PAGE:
L_0007: br.s L_0009
    L_0009: ldloc.0 
    L_000a: ret

In Release mode, the local variable is optimized away, so it tries to push a non-existant variable on to the stack.

    L_0000: ldloc.0 
    L_0001: call instance string CompilerBug.Program/Derived::CheckNull()
    L_0006: ret

(Reflector crashes when turning it into C#)


EDIT: Does anyone (Eric Lippert?) know why the compiler emits the ldloc?

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I have had that! (and got proof too)

alt text

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How did you do it? –  SLaks Oct 21 '09 at 13:21
2  
Was late, was a sign I should stop coding :) Was hacking our with DLR stuff IIRC. –  leppie Oct 21 '09 at 17:43
    
make a debugger visualizer (DebuggerDisplay) for whatever 'this' is, and make that fool you that's null? :D just sayin' –  Ion Todirel Apr 12 '13 at 9:10

This isn't a "bug". This is you abusing the type system. You are never supposed to pass a reference to the current instance (this) to anyone within a constructor.

I could create a similar "bug" by calling a virtual method within the base class constructor as well.

Just because you can do something bad doesn't mean its a bug when you get bit by it.

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10  
It is a compiler bug. It generates invalid IL. (Read my answer) –  SLaks Oct 21 '09 at 13:11
7  
@Will: That's what compiler errors are for. –  SLaks Oct 21 '09 at 13:18
8  
@Will: It's a compiler bug. The compiler is supposed to generate valid, verifiable code for that code snippet or spit out an error message. When a compiler does not behave according to the spec, it is buggy. –  Mehrdad Afshari Oct 21 '09 at 13:22
2  
@Will#4: When I wrote the code, I hadn't thought about the implications. I only realized that it didn't make sense when it stopped compiling in VS2010. – –  SLaks Oct 21 '09 at 13:48
3  
By the way, the virtual method call in constructor is a completely valid operation. It's just not recommended. It may result in logical disasters but never an InvalidProgramException. –  Mehrdad Afshari Oct 21 '09 at 14:02

I could be wrong, but I'm pretty sure if your object is null there's never going to be a scenario where this applies.

For instance, how would you call CheckNull?

Derived derived = null;
Console.WriteLine(derived.CheckNull()); // this should throw a NullReferenceException
share|improve this answer
3  
In a lambda in the constructor argument. Read the entire code snippet. (And try it if you don't believe me) –  SLaks Oct 21 '09 at 13:01
    
I agree although I do remember faintly something about how in C++ an object didn't have reference within it's constructor and I'm wondering if the (this == null) scenario is used in those cases to check whether a call to a method was made from the object's constructor before exposing a pointer to "this". Though, as far as I know in C#, there shouldn't be any cases where "this" would ever be null, not even in the Dispose or finalization methods. –  jpierson Oct 21 '09 at 13:05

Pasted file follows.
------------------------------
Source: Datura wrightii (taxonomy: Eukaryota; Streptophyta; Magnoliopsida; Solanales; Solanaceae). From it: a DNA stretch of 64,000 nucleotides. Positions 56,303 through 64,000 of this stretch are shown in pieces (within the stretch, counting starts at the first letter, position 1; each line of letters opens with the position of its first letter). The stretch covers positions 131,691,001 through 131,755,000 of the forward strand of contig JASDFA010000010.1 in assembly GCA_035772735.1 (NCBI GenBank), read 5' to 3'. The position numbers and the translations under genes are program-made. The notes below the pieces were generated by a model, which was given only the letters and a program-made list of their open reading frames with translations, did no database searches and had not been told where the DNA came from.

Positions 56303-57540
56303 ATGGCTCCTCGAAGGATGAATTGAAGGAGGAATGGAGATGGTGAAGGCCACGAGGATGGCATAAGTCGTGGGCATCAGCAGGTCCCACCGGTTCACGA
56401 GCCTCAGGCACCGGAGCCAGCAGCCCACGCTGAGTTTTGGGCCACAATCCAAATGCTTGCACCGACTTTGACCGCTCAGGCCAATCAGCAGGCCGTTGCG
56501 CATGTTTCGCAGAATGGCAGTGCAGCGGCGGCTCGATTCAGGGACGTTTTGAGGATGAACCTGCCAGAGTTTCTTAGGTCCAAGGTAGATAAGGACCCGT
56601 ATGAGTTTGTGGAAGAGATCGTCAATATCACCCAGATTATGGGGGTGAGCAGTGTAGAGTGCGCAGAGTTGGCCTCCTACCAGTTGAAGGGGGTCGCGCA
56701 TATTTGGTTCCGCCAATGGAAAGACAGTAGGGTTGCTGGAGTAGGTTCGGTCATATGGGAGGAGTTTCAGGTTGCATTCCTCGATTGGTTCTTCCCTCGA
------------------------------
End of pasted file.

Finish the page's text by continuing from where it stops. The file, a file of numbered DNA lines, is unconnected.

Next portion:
The null value is captured at the right moment. –  Henk Holterman Oct 21 '09 at 13:10
    
I guess my point is that the very idea of this is mutually exclusive of the possibility of being null--sort of a "Cogito, ergo sum" of computer programming. Therefore your desire to use the expression this == null and ever have it return true strikes me as misguided. –  Dan Tao Oct 21 '09 at 14:19
    
In other words: I did read your code; what I'm saying is that I question what you were trying to accomplish in the first place. –  Dan Tao Oct 21 '09 at 14:20

Not sure if this is what you are looking for

    public static T CheckForNull<T>(object primary, T Default)
    {
        try
        {
            if (primary != null && !(primary is DBNull))
                return (T)Convert.ChangeType(primary, typeof(T));
            else if (Default.GetType() == typeof(T))
                return Default;
        }
        catch (Exception e)
        {
            throw new Exception("C:CFN.1 - " + e.Message + "Unexpected object type of " + primary.GetType().ToString() + " instead of " + typeof(T).ToString());
        }
        return default(T);
    }

example: UserID = CheckForNull(Request.QueryString["UserID"], 147);

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8  
You completely misunderstood the question. –  SLaks May 7 '10 at 16:24
    
I figured as much. Thought I'd try anyway. –  Scott and the Dev Team May 7 '10 at 17:47